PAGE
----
Three of the IP addresses used by the servers that controlled the compromised systems observed by SecureWorks also overlapped with addresses that hosted servers used in attacks last year on RSA. The attackers used their access to RSA's systems to steal highly sensitive data related to the company's two-factor SecurID authentication tokens that 40 million employees use to access corporate and government networks. The IP addresses belong to the China Beijing Province Network's autonomous system 4808, which researchers say has long been a hotbed for espionage-related malware.

"I'm a little surprised that when their infrastructure and malware was outted they didn't switch all their tactics and tools," Joe Stewart, director of malware research at SecureWorks, told Ars. "It speaks to the level of risk they must feel they're facing to just brazenly go about business as usual."

It also speaks to the lack of coordination among those who defend government and corporate networks against snoops and other outsiders. Too frequently, different researchers assign vastly different names to the same pieces of malware and don't share intelligence about domain names and IP addresses used in attacks they observe. That makes it hard for defenders to build up a collective body of knowledge about common threats. To address the shortcoming, SecureWorks's 17-page report (PDF) devotes more than four pages to the cataloging of cryptographic hashes used to digitally fingerprint files associated with the underlying malware used in the latest attacks.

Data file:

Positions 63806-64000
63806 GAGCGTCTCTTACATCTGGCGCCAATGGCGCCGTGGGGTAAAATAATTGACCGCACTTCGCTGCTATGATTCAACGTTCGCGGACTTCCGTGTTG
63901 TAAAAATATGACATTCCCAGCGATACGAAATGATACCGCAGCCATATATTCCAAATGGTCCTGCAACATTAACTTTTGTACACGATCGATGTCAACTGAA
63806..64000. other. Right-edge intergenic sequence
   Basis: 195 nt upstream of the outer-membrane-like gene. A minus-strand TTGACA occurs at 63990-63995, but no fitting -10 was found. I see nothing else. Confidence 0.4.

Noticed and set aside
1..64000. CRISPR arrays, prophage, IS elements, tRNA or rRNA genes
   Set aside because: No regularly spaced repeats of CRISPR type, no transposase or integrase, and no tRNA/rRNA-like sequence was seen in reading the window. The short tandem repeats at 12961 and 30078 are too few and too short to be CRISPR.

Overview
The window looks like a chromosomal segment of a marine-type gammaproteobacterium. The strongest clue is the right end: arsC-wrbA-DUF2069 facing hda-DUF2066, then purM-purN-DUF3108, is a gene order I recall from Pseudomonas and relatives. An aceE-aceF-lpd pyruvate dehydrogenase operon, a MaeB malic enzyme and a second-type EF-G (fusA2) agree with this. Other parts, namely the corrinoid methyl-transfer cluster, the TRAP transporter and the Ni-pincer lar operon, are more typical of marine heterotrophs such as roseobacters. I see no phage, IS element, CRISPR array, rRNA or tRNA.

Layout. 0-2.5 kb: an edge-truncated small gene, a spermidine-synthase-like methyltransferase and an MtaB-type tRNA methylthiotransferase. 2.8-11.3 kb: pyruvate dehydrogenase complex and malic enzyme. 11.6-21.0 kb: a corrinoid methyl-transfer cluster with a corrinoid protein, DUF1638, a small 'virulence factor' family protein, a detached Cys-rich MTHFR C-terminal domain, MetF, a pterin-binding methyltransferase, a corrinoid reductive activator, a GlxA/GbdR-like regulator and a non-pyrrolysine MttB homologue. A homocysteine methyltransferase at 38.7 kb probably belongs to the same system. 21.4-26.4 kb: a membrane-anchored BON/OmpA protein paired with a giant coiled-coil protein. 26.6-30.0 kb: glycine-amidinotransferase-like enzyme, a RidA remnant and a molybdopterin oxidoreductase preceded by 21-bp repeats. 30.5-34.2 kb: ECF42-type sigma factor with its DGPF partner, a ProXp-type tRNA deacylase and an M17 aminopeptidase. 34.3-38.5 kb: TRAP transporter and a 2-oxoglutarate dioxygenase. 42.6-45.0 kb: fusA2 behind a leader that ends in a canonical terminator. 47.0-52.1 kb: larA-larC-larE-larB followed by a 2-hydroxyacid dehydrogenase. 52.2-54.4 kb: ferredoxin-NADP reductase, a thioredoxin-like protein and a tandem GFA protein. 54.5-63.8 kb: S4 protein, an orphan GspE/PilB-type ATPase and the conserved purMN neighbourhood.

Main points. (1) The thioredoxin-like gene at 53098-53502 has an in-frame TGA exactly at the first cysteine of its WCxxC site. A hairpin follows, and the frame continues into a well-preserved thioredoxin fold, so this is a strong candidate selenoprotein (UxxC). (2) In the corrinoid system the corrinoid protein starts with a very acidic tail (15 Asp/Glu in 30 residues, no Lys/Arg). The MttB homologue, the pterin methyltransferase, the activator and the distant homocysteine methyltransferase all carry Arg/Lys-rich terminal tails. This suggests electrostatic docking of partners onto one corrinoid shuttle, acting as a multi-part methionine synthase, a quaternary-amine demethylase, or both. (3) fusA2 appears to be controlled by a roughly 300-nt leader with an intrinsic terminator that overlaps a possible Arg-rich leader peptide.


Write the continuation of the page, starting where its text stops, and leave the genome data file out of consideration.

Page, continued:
Unlike most financially motivated hacks that target anyone with a computer connected to the Internet, APTs single out specific organizations identified in advance as possessing data that's considered valuable. That makes APTs significantly harder to defend against, since the attackers who carry them out will continue their campaigns until the target is successfully penetrated.

SecureWorks' researchers observed the infected machines as recently as last week after gaining control of several of the domain names compromised machines contacted after becoming infected. By "sinkholing" the command and control servers, the researchers could observe the IP addresses of the affected systems. The 100 to 200 separate computers were located in Vietnam, Brunei, Myanmar, Europe and the middle east. In addition to government ministries, a nuclear safety agency, and businesses including the petroleum company, victims also included an embassy located inside mainland China. SecureWorks didn't identify any of the victims by name.